|Go "plus" or 29"er, but will you really ever change one to the other?|
You know, it seems to me that a good way to look at things concerning mountain biking is to put whatever you are looking at in a historical context, because when you do that, you begin to see a clearer picture of why things have come to the point that they have. Case in point- all these damn wheel sizes. It's enough to make you go batty, and really- is it all even necessary?
The other thing is that I don't think I've seen more vapid, nonsensical comments about bicycles than I have lately. Things like, "all bikes are adventure bikes", which folks like to use against bike packing rigs, gravel/all road bikes, or whatever they deem "unnecessary" in cycling. You know, we get it. Of course "all bikes are adventure bikes". Duh! It's the reason we all started riding in the first place, most likely.
So, anyway, here's the thing folks, for years we had no choices. Historically you can go check this out. Just look at the past- 26 inch wheels only. 2.25" tires were the widest thing you could find easily. Everybody ran a NORBA geometry bike. If you don't know what that means, don't fret. It just means that all bikes handled pretty much identically one to another.
|Blame it all on those pesky 29"ers.|
All that to say that it seemed to me that the lid was taken off Pandora's Mountain Biking Box when 29"ers came around. Oh oh! Now wheel size was in question. That had never happened on a large scale before in the modern mtb era. Then Gary Fisher unleashed this idea that fork offset was something to toy with. Look folks, if you don't know, please understand that fork offset was something no one thought about before 2007. Now? Heck, it is mentioned in nearly every mtb bike review you pick up these days.
That was all due to 29"ers. Wheels and geometry suddenly were all opened up for experimentation in a way that riders hadn't seen since the early 80's. Then fat bikes came along, and when those finally became viable, affordable bikes in 2011, things got pushed out fatter and wider on all fronts. Suddenly even road bikers were talking about fatter tires and wider rims. That brings us back to my original question, "why all these wheel sizes?" Well, it is because folks were digging all the new ways to enjoy cycling. More ways than ever before. Variety brought more interest, and that brought more sales and dollars. Manufacturers, eager to cash in, jumped on any trend they saw after letting the 29"er thing get away from them, in many cases. That won't happen ever again, by the way- a trend that grew organically and wasn't marketed down our throats. Heck, most brands had marketing guys back then that hated the idea of 29"ers and weren't afraid to say so. Now? Ha! Make a "plus" bike with Boost spacing? Get the factory on it, pronto!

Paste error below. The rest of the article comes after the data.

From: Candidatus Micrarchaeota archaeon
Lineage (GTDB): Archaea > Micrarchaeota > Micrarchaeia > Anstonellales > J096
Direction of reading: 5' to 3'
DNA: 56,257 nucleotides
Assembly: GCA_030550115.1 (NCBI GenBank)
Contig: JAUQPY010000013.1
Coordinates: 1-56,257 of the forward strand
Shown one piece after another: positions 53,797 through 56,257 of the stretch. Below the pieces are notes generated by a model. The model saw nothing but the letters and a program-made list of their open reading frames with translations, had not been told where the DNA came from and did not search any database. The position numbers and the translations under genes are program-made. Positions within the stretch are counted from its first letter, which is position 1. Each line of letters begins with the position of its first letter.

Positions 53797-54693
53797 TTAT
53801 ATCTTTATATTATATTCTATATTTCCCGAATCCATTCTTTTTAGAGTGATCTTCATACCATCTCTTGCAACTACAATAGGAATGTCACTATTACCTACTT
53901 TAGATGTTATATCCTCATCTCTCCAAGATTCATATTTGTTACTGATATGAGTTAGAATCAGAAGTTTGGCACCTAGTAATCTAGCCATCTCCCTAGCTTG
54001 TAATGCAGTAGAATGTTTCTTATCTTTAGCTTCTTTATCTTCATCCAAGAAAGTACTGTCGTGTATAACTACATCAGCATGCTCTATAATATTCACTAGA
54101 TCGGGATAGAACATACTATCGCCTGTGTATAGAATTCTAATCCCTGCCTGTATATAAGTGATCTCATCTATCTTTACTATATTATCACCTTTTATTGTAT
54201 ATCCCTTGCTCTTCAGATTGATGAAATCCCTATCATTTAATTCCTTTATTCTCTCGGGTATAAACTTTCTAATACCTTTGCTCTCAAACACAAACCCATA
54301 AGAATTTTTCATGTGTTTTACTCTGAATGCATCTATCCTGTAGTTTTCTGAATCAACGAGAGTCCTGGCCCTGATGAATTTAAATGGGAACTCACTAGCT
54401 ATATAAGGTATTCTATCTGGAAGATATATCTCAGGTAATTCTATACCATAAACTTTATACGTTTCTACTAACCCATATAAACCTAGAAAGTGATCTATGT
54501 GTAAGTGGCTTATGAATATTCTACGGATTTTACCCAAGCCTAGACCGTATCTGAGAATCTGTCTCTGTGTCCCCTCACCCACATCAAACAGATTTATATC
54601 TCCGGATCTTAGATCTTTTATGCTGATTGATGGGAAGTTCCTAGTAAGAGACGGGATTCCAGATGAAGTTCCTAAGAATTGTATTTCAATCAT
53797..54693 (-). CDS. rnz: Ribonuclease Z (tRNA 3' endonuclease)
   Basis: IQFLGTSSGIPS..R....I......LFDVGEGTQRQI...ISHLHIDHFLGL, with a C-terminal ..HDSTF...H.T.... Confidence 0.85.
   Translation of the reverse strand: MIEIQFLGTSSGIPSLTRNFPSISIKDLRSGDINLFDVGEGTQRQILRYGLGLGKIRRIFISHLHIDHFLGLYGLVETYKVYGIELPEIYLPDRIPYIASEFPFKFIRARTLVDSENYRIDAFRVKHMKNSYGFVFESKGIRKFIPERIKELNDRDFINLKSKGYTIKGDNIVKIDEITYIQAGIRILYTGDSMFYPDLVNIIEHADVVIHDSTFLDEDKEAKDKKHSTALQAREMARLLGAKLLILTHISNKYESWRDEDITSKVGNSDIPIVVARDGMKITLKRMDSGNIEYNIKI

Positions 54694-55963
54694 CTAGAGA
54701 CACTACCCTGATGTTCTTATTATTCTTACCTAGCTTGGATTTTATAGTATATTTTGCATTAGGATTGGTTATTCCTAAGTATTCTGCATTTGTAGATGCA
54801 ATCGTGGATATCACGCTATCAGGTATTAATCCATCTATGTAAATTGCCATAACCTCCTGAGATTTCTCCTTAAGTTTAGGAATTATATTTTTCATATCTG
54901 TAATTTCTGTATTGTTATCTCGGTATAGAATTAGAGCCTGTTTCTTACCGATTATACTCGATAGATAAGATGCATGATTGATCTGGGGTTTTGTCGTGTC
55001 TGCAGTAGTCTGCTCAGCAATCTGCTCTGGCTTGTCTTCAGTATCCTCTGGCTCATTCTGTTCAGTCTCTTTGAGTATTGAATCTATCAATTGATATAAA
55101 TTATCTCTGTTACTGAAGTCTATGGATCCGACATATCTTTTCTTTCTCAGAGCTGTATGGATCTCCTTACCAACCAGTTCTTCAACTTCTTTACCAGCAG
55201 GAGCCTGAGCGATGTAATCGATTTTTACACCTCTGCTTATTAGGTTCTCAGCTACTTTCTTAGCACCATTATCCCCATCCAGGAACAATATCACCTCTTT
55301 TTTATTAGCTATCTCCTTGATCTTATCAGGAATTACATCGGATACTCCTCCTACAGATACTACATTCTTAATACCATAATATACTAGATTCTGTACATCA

But is that a bad thing? Well, look at the flip side, we could all be riding 71° head tube angle, 73° seat tube angle 26"ers with 130mm stems and "broomstick" handle bars yet. Those bikes could all be running narrow rims with 2.1"er skinwall tires. I mean, they all are adventure bikes, right? Yeah........right. The reality is that almost all these plus sized, slack angled, different wheel size bikes are not only better at the jobs they are intended for, they are more fun. Maybe some choices will fall by the wayside, but c'mon! We aren't going back to "one geometry/one wheel size" ever again.
And that's a good thing.